No one blockbuster event stood out in the year that's ending, but Hampton Roads experienced a strong year of music and theater.
The economy improved just a hair so that audience members felt a little more comfortable dipping into their wallets. The region's performing halls continued to offer up a rich selection of events.
Here are a few of my favorites:
Small town strangeness
"SCKBSTD," Virginia Stage Company, Jan. 18-Feb. 6. The region's professional theater company started off the year with a world premiere musical composed by hometown hero Bruce Hornsby.
In "SCKBSTD," a stranger comes to a small Southern town and disrupts the bucolic lives of the people living there. The show tackles numerous issues - marital conflicts, intergenerational family problems, coming of age and small-town hysteria - that play out in a 24-hour period.
Hornsby wrote 19 original songs for the show and collaborated on the lyrics with his boyhood friend, Chip deMatteo. Hornsby's a solo performer with a strong internal voice, and his songs are full of satire with a wry way of seeing the underbelly of the world. In the opening number, "Low Country," Kevin Mambo as Sheriff Rogers sings fondly of the peaceful Southern countryside — a place that's filled with mosquitoes, tics and snakes.
The musical, which broke box office records at the stage company, also featured Tony winning director John Rando and Tony nominees Scott Wise as choreographer and Robert Cuccioli in the title role.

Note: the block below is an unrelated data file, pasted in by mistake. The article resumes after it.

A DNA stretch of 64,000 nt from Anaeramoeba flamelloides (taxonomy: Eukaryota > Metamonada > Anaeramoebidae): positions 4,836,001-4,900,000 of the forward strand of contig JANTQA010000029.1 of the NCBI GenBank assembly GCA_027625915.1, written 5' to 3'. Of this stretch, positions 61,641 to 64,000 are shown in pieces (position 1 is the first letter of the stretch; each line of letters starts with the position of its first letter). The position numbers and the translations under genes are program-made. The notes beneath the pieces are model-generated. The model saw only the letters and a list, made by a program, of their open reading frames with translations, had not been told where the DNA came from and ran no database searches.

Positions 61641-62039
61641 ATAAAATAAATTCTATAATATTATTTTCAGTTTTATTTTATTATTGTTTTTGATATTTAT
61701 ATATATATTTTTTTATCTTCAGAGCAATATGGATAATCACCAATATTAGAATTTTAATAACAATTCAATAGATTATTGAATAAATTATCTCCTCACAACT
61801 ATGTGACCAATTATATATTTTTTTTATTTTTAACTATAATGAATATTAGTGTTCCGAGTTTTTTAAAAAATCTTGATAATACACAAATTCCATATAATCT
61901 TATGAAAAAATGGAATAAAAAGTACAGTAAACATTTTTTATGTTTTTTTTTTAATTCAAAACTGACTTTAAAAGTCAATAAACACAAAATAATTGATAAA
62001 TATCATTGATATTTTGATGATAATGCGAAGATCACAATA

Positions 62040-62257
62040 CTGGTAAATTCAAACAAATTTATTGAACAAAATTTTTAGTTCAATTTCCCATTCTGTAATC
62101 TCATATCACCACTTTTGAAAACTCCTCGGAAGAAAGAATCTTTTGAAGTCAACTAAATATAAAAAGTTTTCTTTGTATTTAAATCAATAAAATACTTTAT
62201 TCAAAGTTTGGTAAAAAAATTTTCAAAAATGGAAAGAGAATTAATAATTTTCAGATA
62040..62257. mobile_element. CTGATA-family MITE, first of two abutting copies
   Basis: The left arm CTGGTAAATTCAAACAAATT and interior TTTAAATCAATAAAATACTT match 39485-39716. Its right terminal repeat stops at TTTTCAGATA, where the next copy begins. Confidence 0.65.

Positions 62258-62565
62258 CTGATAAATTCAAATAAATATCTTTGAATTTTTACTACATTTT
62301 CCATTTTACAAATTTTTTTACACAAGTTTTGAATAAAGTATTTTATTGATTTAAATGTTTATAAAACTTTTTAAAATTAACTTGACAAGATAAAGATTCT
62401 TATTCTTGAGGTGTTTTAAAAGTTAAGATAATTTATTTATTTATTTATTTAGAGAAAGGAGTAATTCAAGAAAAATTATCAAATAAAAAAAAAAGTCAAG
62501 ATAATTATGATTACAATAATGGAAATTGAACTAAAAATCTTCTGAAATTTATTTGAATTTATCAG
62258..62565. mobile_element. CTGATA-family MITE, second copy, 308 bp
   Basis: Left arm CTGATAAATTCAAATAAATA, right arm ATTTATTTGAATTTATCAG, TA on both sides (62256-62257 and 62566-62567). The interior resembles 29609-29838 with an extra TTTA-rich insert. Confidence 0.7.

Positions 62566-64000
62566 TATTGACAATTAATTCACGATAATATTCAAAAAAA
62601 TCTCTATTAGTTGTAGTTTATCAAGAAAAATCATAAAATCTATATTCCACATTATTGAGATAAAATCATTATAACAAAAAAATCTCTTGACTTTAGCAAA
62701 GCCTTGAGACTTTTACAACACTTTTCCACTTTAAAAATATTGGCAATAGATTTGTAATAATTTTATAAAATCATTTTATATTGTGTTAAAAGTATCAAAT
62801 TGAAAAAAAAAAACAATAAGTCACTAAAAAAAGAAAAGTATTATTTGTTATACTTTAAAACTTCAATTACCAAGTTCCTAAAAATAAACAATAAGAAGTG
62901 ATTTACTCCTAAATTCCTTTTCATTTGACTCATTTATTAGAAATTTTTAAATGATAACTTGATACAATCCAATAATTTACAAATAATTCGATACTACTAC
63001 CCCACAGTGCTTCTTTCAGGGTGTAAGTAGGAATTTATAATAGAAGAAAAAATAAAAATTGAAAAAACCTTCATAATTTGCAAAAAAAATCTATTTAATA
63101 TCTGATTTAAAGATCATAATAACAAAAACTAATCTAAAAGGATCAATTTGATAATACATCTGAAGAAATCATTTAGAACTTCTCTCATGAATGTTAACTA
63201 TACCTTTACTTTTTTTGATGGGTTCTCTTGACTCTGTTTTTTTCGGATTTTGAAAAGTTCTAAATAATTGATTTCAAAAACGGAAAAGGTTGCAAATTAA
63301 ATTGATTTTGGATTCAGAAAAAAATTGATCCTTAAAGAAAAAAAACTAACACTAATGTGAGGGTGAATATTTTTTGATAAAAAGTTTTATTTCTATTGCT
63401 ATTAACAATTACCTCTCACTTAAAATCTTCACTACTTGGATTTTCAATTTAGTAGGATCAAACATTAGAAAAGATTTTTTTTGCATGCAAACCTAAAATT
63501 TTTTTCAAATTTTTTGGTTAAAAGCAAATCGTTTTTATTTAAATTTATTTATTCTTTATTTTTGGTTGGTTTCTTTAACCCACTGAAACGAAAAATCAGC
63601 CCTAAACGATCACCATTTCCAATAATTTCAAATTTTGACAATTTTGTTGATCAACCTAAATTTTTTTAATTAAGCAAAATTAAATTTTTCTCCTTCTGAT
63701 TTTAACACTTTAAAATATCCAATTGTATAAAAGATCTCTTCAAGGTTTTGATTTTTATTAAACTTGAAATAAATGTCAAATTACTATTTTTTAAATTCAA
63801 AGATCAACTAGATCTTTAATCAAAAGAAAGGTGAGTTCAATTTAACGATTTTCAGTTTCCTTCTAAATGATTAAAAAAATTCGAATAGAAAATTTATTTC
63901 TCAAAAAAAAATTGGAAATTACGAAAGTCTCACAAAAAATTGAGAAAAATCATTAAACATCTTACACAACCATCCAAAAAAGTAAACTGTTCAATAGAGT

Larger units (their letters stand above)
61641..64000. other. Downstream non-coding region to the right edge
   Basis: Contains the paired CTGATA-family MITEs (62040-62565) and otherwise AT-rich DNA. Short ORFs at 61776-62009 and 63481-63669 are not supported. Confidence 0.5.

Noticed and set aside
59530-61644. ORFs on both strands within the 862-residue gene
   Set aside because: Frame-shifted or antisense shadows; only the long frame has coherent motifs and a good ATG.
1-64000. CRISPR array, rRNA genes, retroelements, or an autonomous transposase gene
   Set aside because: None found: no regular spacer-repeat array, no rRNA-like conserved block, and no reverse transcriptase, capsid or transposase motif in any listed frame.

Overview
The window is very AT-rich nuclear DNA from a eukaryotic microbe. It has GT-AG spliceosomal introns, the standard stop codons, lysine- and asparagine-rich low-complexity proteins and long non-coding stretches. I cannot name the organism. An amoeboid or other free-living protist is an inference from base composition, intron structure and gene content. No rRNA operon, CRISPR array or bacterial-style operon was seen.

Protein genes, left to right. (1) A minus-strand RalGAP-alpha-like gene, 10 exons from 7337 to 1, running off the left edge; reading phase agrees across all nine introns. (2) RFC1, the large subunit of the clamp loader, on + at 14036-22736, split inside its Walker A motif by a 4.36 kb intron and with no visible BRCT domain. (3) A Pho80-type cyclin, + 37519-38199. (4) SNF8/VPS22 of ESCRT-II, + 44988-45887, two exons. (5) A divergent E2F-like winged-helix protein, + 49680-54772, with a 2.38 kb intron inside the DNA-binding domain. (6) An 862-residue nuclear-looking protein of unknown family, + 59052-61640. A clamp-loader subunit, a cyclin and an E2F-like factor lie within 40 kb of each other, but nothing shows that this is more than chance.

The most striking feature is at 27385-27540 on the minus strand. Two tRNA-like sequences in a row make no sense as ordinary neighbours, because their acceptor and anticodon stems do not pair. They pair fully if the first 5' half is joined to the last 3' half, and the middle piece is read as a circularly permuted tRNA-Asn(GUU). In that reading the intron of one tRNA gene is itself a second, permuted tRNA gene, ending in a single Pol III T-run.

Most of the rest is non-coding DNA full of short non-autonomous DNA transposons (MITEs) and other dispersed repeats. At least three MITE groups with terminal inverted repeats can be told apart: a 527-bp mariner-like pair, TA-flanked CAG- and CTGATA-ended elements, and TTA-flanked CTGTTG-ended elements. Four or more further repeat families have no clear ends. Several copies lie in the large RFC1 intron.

Investors in the show were hoping for a successful run at other theaters, though that hasn't materialized yet. Following its Norfolk run, an item in Playbill suggested the show's name might be changed to a more family-friendly title.
Civil War vignettes
"Rappahannock County," Virginia Arts Festival, April 12-17. For its 15th anniversary season, the arts festival offered up a world premiere of its own with "Rappahannock County," a song cycle of Civil War vignettes created by composer Ricky Ian Gordon and librettist Mark Campbell. The show had its premiere on April 12, which is remembered as the 150th anniversary of the start of the Civil War.
Drawing from letters, diaries, journals and other sources, Gordon and Campbell brought to life different characters from the era and showed how the war impacted them. A preacher rails against freeing the slaves, and a young soldier writes home to his mother about being disfigured by a cannonball. Librettist Campbell sought to create a balanced view of the conflict so that neither side came out morally superior.